Those who predicted swamped ICUs, scandalous shortages of equipment and overflowing morgues in Ireland were utterly wrong. If you haven’t realised that, you’re not following.
The Irish Times, Irish Independent, RTÉ and other media in Ireland have failed their democratic duty to keep the public aware of the significance of the evolving pattern of Coronavirus cases in Ireland over the last three weeks.
There may indeed be “the darkest days ahead” as the Taoiseach intoned, to media head-nodding, on Easter Sunday, but there is no evidence for it.
I am not saying this to be provocative but because it is the truth.
There is a pattern of reported cases, it is just that the media have not followed it, or conveyed what the pattern indicates as the probable outcome of at least the first wave of Coronavirus cases and deaths in Ireland.
Their job was not to convey this as a certainty but as the probability, based on the curves – the data.
Instead they have plied, and continue hour after hour to ply, pictures of improvised morgues, invitations to submit stories about deceased love ones, pieces about our non-existent devastating shortages of PPE and ventilators, and of rockstars still organising emergency imports of it, and po-faced pieces about how funerals, so central of course to Irish life, will never be the same again….
…The Department of Health oversaw a system underprepared for a pandemic and then specifically underestimated the dangers from China – on 20 February the Chief Medical Officer Tony Holohan ineptly faced a camera and said: “We don’t expect to see anything more than individual cases occurring that we believe we’ll be well-positioned to manage within the next couple of months”.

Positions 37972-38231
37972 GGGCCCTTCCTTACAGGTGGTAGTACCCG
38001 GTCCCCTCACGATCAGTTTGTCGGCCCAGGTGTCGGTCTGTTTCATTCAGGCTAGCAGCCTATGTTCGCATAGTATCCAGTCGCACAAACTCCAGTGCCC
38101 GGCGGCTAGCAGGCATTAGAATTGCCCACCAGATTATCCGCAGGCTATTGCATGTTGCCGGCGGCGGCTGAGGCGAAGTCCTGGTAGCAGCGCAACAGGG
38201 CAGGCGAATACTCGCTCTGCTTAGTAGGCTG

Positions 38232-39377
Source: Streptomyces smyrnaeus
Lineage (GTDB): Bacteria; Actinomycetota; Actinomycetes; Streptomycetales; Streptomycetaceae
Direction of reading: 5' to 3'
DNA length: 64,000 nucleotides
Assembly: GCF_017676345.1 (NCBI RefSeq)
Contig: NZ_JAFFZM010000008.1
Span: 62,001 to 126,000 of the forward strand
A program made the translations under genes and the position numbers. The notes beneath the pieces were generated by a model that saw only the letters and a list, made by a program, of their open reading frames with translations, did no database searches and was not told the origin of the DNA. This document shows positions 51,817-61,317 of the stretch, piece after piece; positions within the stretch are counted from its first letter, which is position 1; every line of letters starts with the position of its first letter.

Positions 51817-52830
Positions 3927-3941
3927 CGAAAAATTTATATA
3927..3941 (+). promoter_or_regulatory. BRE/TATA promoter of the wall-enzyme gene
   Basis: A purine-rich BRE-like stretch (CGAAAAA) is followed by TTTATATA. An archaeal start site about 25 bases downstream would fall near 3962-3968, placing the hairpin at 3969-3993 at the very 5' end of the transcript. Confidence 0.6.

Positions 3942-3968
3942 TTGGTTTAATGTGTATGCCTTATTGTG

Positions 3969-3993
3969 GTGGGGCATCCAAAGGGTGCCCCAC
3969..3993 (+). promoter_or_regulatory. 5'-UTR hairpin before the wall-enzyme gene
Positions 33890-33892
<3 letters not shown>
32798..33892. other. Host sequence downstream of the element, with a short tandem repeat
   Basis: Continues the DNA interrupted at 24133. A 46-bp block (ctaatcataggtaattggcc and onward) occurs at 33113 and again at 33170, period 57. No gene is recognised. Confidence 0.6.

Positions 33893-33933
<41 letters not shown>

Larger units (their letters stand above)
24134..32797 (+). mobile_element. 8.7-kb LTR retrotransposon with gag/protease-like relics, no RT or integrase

Within a few weeks, however, the official view had flipped the other way and by 8 March Paul Reid, CEO of the Health Service Executive (HSE), was endorsing a report in the Business Post which quoted the health authorities massively overestimating cases.
The lead story in that newspaper on that day five weeks ago predicted 1.9 million infected cases for Ireland which would have implied 68,000 deaths, since the death rate given by the WHO at the time was 3.4%.
The report did not say there “might” or “would probably” be 1.9 million cases.
Its best-selling headline on March 8, a date on which there had been no deaths in Ireland, was “Irish health authorities predict 1.9m people will fall ill with coronavirus”; the subheadline was “Up to 50 per cent of cases projected in a three-week period, while the new figures raise fears of intense pressure on health service”. The premise was that we would see 30% daily increases in cases. The smaller print of the report clarified that the prognosis depended on there being no lockdown measures….[more at link below]